- Some steamed salty edamame beans
- Mayak avocado
- Get the ingredients prepped before you begin - things will move quickly once you start cooking.
- Don't overcook the salmon - no one likes tough chewy salmon, so remove it from the pan as soon as it is done
- Don't overcook the noodles and run them under cold water when they are done to prevent them from sticking.
🙋 Recipe FAQs
Swap the gluten-free noodles for rice noodles and switch the soy sauce for gluten-free soy sauce or tamari. The other ingredients should be gluten-free. However, be sure to check the labels to confirm.
I recommend Kikoman, but there other types will also work well. Other brands to look out for include Blue Dragon, Saitaku, Amoy and Lee Kum Kee.
You can bake the salmon at 180°C or 350°F for 15-20 minutes. The cooking time will depend on the size of the salmon filets. To check the doneness, use a thermometer to confirm that the internal temperature has reached 45-50C/110-125F or cut into the centre of the fillets to see if they are opaque. The skin will not get crispy in the oven, so you'll want to discard it when the salmon is cooked.
Set the air fryer to 200°C or 400°F, brush the salmon with oil, place in the air fryer basket skin side up and cook until the inside is opaque and flaky or until the internal temperature has reached 45-50C/110-125F. A 130g/5oz salmon filet will take 7-10 minutes but the cooking time might vary depending on the size and thickness of the salmon fillets and air fryer model. Be sure to keep an eye on them to prevent them from overcooking.
You can store the cooked teriyaki noodles in the fridge for up to 2 days and reheat on the stove or in the microwave. The noodles will probably be a little dry, but you can restore them by adding 1-2 tablespoons of extra teriyaki sauce. This recipe is not suitable for freezing.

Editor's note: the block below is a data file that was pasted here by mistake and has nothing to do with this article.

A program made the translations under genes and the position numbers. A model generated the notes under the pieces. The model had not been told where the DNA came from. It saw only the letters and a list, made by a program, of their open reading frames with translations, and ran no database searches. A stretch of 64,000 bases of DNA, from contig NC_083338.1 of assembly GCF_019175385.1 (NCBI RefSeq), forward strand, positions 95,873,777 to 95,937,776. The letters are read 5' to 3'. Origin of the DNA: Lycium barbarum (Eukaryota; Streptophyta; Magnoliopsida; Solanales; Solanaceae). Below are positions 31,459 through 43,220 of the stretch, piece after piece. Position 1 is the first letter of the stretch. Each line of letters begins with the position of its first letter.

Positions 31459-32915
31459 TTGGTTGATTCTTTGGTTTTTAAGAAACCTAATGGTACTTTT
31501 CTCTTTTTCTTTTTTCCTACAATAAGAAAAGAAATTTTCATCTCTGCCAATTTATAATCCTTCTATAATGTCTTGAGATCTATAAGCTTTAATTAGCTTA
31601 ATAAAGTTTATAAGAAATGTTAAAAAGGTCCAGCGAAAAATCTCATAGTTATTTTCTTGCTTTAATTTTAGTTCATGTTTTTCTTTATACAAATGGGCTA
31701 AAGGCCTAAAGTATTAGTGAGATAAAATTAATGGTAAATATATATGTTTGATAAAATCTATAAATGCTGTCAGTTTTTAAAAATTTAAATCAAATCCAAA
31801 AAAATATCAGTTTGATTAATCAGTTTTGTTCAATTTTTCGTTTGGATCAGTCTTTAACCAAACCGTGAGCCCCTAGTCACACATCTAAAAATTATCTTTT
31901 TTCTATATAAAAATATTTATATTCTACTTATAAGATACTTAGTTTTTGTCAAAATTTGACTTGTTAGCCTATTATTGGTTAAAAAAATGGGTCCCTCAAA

Homemade teriyaki sauce will keep in the fridge for two weeks when stored in an airtight glass jar or bottle so it's worth making extra. You can also freeze it for up to three months and thaw overnight in the fridge.
Store-bought teriyaki sauce also has a long shelf life. Check the storage instructions on the packaging for more information.
😋 Check out my other salmon recipes
Did you try this recipe? It would be really great if you could leave a comment and a star rating ⭐️. I would love to receive your feedback and know that other readers find it helpful too.
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Teriyaki Salmon Noodles Stir Fry
- 1 wok
Terriyaki Sauce (Note 1)
- 4 tbsp soy sauce (Note 2)
- 3 tbsp mirin (Note 3)
- 3 tbsp sake (Note 4)
- 2 tbsp sugar
Stir fry ingredients
- 3 tbsp neutral oil (Note 5)
- 4 salmon fillets (skin on) (Note 6)
- 4 portions dry egg noodles (Note 7)
- 4 spring onions/scallions thinly sliced, green and white parts separated (Note 8)